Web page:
anthimeria: unicorn rampant, first line of Kipling's "The Thousandth Man" (The Novel)
Three rejection letters in the last three days, two of them today.

All form rejections, one very abrupt, one slightly condescending.

I feel like I got the breath knocked out of me.

I'll get up again, but I need a minute to lie down here and breathe.
anthimeria: Astro City superheroine Flying Fox (Flying Fox)
Sent another bunch of queries off en masse in the last few days.  It's still nerve-wracking!  This lot has a longer response time on average than the last bunch, but that doesn't make me any less twitchy, somehow.  It's a logic-versus-emotion thing: I have done the scary thing, now I expect a response . . . or possibly desire a response . . . as fast as possible.  All those NRMN rejections can be hard to take for someone used to always getting a reply, even if it's just a form letter.  "We'll get back to you if we want you" is so ambiguous . . . mind you, I understand why--agents are crazy-swamped--but it's still, well, nerve-wracking from the other end!

I simultaneously feel like it's been a month since Nova Albion and like barely any time has passed.  I've been working a lot, both at the paying job and the business end of writing.  I've about come to the end of my latest list of agents for Skywatch and will need to do more research there, plus I'd like to start querying The Novel but the materials aren't as ready as I'd like.

So: lots of work down, lots more to go.  For all that I know my workload will increase (possibly exponentially) when I get a novel picked up, I can't wait, because at least then it'll be work with a visible effect.  Right now it's all front loading, working and working and working in the hopes of paying off down the line.

I think I can I think I can I think I can . . .
anthimeria: Gears, some magnified (Gears)
Final day of Nova Albion=as awesome or awesomer than the first two days!  (It's been a long day, okay?  Critique my grammar when I'm getting paid for it.)

The last day of a convention is always my BUY SHINY THINGS day, both because I will have had adequate time to peruse the vendor tables and because I'll have a good guess of what the con is costing me (there are always last-minute costs--or sometimes, surprising savings) and thus whether the money I have set aside is too much or, rarely, if I have more than budgeted.  I probably circuited the vendor halls two or three times before making any purchases; a few vendors to whom I returned several times obviously recognized me and my very fine hat.  Generally I try to buy from those vendors whom I've returned to again and again--both because hey, I've been ogling their wears and not purchasing!, and also because it's usually a good indication that I really do want whatever I've been eying, and will not regret the price tag.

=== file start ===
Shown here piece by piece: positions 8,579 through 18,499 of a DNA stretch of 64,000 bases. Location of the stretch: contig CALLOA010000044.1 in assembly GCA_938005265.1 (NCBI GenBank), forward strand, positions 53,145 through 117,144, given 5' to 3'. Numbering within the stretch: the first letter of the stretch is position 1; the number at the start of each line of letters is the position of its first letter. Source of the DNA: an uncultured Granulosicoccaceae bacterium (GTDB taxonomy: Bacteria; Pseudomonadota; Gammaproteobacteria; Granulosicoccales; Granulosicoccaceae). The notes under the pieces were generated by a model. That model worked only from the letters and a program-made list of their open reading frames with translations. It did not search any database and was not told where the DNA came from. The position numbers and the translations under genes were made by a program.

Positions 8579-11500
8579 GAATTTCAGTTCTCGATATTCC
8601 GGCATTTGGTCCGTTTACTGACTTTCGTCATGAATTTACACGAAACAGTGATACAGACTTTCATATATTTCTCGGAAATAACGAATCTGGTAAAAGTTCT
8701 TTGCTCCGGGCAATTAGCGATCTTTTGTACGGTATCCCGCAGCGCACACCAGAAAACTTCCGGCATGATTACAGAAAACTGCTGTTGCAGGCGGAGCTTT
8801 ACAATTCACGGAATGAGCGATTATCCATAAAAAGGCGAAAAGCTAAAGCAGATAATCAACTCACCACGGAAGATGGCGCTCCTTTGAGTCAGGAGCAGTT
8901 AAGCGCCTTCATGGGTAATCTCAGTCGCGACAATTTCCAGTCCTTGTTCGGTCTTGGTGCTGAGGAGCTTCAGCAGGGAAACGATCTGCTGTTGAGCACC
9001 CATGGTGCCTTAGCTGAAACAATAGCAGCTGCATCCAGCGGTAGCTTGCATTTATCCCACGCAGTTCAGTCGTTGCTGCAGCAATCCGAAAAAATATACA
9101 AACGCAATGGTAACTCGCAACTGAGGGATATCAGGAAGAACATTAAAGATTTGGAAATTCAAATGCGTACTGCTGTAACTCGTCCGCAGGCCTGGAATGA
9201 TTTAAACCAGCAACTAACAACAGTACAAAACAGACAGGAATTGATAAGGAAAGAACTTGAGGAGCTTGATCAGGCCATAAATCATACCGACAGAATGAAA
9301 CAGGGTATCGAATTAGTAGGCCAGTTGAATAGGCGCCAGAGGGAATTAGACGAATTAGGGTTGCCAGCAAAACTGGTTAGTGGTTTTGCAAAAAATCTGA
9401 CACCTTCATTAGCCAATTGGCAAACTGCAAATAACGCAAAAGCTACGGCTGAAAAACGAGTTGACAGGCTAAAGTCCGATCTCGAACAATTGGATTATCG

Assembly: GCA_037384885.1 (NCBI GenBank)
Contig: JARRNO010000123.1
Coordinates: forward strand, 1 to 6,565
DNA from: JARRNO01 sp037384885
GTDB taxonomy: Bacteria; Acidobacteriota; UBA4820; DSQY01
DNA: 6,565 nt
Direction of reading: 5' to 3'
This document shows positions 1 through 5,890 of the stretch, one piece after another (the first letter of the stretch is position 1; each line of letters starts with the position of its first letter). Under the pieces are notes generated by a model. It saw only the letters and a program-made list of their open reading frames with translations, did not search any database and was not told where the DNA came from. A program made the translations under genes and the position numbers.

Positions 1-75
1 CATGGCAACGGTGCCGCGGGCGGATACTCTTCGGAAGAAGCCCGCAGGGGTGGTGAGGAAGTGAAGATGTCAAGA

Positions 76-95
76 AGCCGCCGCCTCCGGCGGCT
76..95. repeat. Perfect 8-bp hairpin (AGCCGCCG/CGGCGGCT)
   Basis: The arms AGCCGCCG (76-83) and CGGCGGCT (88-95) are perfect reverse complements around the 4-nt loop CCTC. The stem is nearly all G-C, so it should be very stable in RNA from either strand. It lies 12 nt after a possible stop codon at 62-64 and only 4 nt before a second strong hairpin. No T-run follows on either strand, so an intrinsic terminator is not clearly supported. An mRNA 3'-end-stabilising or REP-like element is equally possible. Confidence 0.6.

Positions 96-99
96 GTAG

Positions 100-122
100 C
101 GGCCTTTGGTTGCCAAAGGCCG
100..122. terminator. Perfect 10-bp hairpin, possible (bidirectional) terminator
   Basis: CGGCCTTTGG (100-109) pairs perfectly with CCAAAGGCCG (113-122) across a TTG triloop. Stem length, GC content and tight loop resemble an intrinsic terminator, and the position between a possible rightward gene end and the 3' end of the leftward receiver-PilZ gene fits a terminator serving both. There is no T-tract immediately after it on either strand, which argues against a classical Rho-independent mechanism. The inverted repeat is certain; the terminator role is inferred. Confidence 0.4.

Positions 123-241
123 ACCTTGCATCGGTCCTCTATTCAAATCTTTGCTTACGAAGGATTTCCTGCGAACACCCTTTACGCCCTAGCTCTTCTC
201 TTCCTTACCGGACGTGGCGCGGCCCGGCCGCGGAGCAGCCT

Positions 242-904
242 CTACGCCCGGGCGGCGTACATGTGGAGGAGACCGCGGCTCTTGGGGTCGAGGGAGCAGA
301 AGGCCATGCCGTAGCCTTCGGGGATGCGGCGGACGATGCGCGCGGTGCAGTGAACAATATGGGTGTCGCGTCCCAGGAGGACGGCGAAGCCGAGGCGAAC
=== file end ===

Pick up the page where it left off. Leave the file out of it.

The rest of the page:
So, morning vendor hall circuit and first purchase of the day, then three panels, including a fun writing-and-publishing-steampunk panel that nicely got down the business brass tacks and in which Gail Carriger (in her, I believe, third steampunk outfit of the weekend) kinda-accidently took over mod duties.  Notes and other fun-for-writer-me things resulted!

Then the panels I was interested in ended, and I was faced with decision time: last round through the vendor halls.  I made a pass through one and rejected two things I thought I wanted and ended up with another I didn't know I wanted.  At the last vendor hall, I got to chatting with a vendor from whom I bought new decorations for my hat (it is not finished yet; there is not enough stuff on it) and a fellow congoer at her booth.

Said fellow congoer was enthusiastic about my hat and my outfit.  We were chatting and discussing maker stuff and buying things at cons and I mentioned that I longed for a particular unique costume piece, but needed to save up because I work retail and costuming is not cheap.  He sympathized, having just made a large costuming purchase himself, and then proceeded to whisk me off to the proper booth and finance my purchase, including customization, of said costume piece.


I was stuttery and flabbergasted and probably red the whole time.  Said piece was not terribly expensive, as costuming goes, but well beyond my budget.  He was blithe and kind and very much a people person; upon hearing I was at the con alone, grabbed the next passing person he knew and introduced us, with a remarkable lack of awkwardness.  They in turn convinced me to go to Maker Faire, which is in ~two weeks, and which I've never attended.  We exchanged e-mail addresses, he asked after my DSF story, and with, again, a remarkable lack of awkwardness of any kind, finished the transaction and left to join his friends.

. . . I'm still in shock, a bit.

It's definintely proof than humans can't be taken in generalizations; we exist in all parts of whatever spectrum you can come up with, and probably off it, also.  For no reason at all beyond a passing acquaintance, he gave me a wonderful gift.